In chronic hepatitis C in adults, Pegasys has been studied on its own in three studies involving a total of 1,441 patients, and in combination with ribavirin in one study involving 1,149 patients. All of these studies lasted 48 weeks, and compared the effectiveness of Pegasys with that of interferon alfa-2a. Additional studies looking at the combination of Pegasys and ribavirin in adults included one study comparing two doses and two durations of treatment (24 or 48 weeks) in 1,285 patients, one study comparing 16 and 24 weeks of treatment in 1,469 patients, one study in 514 patients with normal liver enzyme levels, one study in 860 patients who were also infected with HIV, and a final study in 950 patients who did not respond to previous treatment with peginterferon alfa-2b and ribavirin.

In children with chronic hepatitis C, the effectiveness of 48 weeks of treatment with Pegasys and ribavirin was examined in 55 children in one main study.

In chronic hepatitis B in adults, two studies have been carried out comparing Pegasys with lamivudine (another antiviral medicine) in 820 ‘HBeAg-positive’ patients (infected with the common type of the hepatitis B virus) and in 552 ‘HBeAg-negative’ patients (infected with a virus that has mutated [changed], leading to a form of chronic hepatitis B that is more difficult to treat).

In all cases, the main measure of effectiveness was the disappearance of the markers of hepatitis virus infection from the blood after treatment and at ‘follow-up’ six months later.

What benefit has Pegasys shown during the studies?

In chronic hepatitis C in adults, Pegasys on its own was more effective than interferon alfa-2a. More patients responded to treatment, with 28 to 39% of patients in the Pegasys group having no markers of hepatitis virus infection in their blood at follow-up, compared with 8 to 19% in the interferon alfa-2a group. When it was used in combination with ribavirin in adults, Pegasys was more effective than when it was used on its own (45% responders at follow-up compared with 24%), and was as effective as the combination of interferon alfa-2a and ribavirin (39% responders). The additional adult studies confirmed the effectiveness of Pegasys, including in patients with HIV and those who did not respond to previous treatment. The study in children also showed similar effectiveness with the combination of Pegasys and ribavirin to that seen in adults.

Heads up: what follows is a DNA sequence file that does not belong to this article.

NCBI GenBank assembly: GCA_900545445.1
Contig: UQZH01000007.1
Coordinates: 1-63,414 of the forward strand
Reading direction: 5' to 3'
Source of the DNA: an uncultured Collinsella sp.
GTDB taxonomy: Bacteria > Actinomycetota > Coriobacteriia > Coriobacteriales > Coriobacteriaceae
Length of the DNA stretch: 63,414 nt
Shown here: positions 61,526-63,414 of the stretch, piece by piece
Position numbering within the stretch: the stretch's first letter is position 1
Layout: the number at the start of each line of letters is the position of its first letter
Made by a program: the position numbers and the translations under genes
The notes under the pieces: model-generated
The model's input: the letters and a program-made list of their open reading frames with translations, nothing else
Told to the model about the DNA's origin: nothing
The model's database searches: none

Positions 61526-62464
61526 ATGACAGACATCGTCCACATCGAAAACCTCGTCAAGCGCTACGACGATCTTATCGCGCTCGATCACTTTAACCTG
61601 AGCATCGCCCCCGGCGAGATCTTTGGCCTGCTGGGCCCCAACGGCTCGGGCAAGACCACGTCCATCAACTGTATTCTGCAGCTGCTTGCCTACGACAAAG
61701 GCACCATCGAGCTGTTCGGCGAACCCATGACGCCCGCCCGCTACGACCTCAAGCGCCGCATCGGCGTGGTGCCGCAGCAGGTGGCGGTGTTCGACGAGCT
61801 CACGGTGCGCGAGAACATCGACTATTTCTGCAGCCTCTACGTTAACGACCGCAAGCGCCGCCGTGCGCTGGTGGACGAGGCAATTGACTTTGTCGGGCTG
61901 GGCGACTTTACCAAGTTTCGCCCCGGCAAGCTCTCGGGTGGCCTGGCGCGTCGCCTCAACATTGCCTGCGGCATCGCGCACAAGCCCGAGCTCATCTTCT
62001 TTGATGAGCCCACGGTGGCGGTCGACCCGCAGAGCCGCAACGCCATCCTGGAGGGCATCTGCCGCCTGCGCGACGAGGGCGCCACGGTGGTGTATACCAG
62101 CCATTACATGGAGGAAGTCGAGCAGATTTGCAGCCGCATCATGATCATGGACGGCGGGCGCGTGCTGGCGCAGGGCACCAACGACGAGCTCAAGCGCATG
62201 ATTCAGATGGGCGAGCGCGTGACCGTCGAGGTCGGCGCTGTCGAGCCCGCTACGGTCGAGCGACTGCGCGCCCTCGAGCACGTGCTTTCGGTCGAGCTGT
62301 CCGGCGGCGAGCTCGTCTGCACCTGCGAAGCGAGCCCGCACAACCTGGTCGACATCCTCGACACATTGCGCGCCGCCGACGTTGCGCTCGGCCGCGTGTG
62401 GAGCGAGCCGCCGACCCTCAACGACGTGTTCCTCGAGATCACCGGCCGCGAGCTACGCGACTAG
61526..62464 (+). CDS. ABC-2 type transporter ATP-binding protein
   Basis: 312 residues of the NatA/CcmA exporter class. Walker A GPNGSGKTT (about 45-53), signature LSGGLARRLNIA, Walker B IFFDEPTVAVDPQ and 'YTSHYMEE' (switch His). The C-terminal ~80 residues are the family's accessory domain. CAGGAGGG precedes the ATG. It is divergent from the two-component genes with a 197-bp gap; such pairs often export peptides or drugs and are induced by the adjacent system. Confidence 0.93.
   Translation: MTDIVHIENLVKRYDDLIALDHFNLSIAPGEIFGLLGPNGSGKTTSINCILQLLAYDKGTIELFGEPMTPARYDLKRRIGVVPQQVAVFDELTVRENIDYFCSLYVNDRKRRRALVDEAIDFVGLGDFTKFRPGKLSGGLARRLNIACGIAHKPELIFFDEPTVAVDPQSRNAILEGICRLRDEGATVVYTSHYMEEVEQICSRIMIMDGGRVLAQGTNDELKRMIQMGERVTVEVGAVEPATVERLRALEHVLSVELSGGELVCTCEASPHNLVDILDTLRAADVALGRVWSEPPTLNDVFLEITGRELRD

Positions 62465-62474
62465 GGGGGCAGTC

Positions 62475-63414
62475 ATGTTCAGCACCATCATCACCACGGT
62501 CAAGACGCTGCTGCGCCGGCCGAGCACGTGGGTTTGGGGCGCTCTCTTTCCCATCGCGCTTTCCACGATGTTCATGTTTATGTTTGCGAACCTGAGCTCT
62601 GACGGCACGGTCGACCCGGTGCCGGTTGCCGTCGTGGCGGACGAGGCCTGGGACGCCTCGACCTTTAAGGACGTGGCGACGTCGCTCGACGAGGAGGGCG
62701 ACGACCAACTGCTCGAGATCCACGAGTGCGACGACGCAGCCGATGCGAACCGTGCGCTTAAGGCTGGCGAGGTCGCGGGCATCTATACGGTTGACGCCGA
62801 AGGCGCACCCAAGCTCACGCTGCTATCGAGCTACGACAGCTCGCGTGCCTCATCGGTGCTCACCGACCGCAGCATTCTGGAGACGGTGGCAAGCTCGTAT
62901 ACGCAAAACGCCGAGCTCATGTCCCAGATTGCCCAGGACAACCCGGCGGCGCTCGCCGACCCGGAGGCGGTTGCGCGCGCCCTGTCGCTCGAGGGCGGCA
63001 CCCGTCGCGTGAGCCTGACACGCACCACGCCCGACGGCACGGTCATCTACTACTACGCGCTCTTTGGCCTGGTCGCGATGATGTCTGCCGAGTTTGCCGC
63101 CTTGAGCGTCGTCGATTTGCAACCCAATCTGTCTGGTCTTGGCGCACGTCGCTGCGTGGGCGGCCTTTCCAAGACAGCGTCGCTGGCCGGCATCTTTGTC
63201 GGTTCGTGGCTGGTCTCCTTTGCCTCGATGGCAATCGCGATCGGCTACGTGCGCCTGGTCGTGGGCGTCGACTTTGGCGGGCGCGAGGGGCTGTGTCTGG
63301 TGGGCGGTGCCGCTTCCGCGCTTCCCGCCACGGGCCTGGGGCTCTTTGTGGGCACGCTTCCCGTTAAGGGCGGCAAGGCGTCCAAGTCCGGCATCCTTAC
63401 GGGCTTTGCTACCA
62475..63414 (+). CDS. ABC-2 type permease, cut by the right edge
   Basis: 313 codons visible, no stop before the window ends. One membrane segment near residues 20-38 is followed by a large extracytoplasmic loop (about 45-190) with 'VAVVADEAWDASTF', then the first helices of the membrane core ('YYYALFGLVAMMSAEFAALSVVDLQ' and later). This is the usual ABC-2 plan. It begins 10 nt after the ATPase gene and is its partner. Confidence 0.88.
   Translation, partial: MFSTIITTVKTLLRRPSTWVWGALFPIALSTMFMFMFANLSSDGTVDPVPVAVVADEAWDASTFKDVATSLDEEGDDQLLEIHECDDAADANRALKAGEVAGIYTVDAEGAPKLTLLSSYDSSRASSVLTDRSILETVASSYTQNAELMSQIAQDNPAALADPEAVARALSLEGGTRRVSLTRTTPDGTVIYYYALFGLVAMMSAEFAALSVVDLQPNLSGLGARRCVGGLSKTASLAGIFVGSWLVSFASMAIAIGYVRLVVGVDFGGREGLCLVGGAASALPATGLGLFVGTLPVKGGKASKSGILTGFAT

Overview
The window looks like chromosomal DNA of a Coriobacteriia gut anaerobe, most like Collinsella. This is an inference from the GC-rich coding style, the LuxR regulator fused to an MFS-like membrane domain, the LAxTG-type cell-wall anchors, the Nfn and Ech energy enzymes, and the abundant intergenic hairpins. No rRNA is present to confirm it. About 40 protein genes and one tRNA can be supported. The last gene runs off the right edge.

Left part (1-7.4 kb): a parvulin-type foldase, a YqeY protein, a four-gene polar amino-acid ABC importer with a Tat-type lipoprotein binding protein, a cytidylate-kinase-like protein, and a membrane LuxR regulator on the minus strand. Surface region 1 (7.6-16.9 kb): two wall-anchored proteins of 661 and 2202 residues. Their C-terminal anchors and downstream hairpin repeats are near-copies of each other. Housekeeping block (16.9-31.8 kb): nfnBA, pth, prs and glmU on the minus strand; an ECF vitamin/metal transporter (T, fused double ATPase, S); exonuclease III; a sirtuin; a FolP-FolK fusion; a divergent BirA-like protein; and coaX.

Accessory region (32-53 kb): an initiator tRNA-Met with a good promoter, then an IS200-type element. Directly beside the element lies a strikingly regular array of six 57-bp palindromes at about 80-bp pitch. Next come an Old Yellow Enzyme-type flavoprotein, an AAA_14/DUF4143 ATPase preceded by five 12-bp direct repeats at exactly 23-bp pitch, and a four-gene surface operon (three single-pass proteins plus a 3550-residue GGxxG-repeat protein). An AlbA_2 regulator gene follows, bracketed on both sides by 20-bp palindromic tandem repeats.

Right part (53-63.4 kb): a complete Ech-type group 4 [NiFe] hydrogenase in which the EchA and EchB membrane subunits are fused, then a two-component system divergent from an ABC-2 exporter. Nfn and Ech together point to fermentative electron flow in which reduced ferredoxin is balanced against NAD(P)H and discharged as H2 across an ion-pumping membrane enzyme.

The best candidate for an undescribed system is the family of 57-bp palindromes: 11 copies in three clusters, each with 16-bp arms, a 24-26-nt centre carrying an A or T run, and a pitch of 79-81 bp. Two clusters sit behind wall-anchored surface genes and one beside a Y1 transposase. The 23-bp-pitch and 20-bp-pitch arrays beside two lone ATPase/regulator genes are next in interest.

In chronic hepatitis B, Pegasys was more effective than lamivudine in both HBeAg-positive and  negative patients. The proportions of patients with no signs of viral activity in their blood at follow-up were 32% with Pegasys and 22% with lamivudine in the HBeAg-positive patients, and 43% with Pegasys and 29% with lamivudine in the HBeAg-negative patients.

What is the risk associated with Pegasys?

The most common side effects with Pegasys (seen in more than 1 patient in 10) are loss of appetite, headache, insomnia (difficulty sleeping), irritability, depression, anxiety, dizziness, impaired concentration, dyspnoea (difficulty breathing), cough, nausea (feeling sick), diarrhoea, abdominal pain (stomach ache), alopecia (hair loss), dermatitis (inflammation of the skin), pruritus (itching), dry skin, myalgia (muscle pain), arthralgia (joint pain), fatigue (tiredness), pyrexia (fever), rigors (shaking chills), reactions at the site of the injection and pain. Children treated with Pegasys and ribavirin also showed reduced growth for their age, which may not be reversible. For the full list of all side effects reported with Pegasys, see the package leaflet.

Pegasys must not be used in people who are hypersensitive (allergic) to alpha interferons or any of the other ingredients. Pegasys must also not be used in:

  • patients with auto-immune hepatitis (when the body’s natural defences attack the liver);
  • patients with other severe liver problems;
  • patients with a history of severe heart disease;
  • HIV-infected patients with signs of moderate liver disease;
  • patients taking another antiviral medicine called telbivudine;
  • newborns and children under the age of three;
  • children with a history of severe psychiatric disorders, especially severe depression or suicidal thinking.

For the full list of restrictions with Pegasys, see the package leaflet.

Why has Pegasys been approved?

The CHMP decided that Pegasys’s benefits are greater than its risks and recommended that it be given marketing authorisation.

Other information about Pegasys

The European Commission granted a marketing authorisation valid throughout the EU for Pegasys on 20 June 2002.

Source: European Medicines Agency

Disclaimer: Every effort has been made to ensure that the information provided here is accurate, up-to-date and complete, but no guarantee is made to that effect. Drug information contained herein may be time sensitive. This information has been compiled for use by healthcare practitioners and consumers in the United States. The absence of a warning for a given drug or combination thereof in no way should be construed to indicate that the drug or combination is safe, effective or appropriate for any given patient. If you have questions about the substances you are taking, check with your doctor, nurse or pharmacist.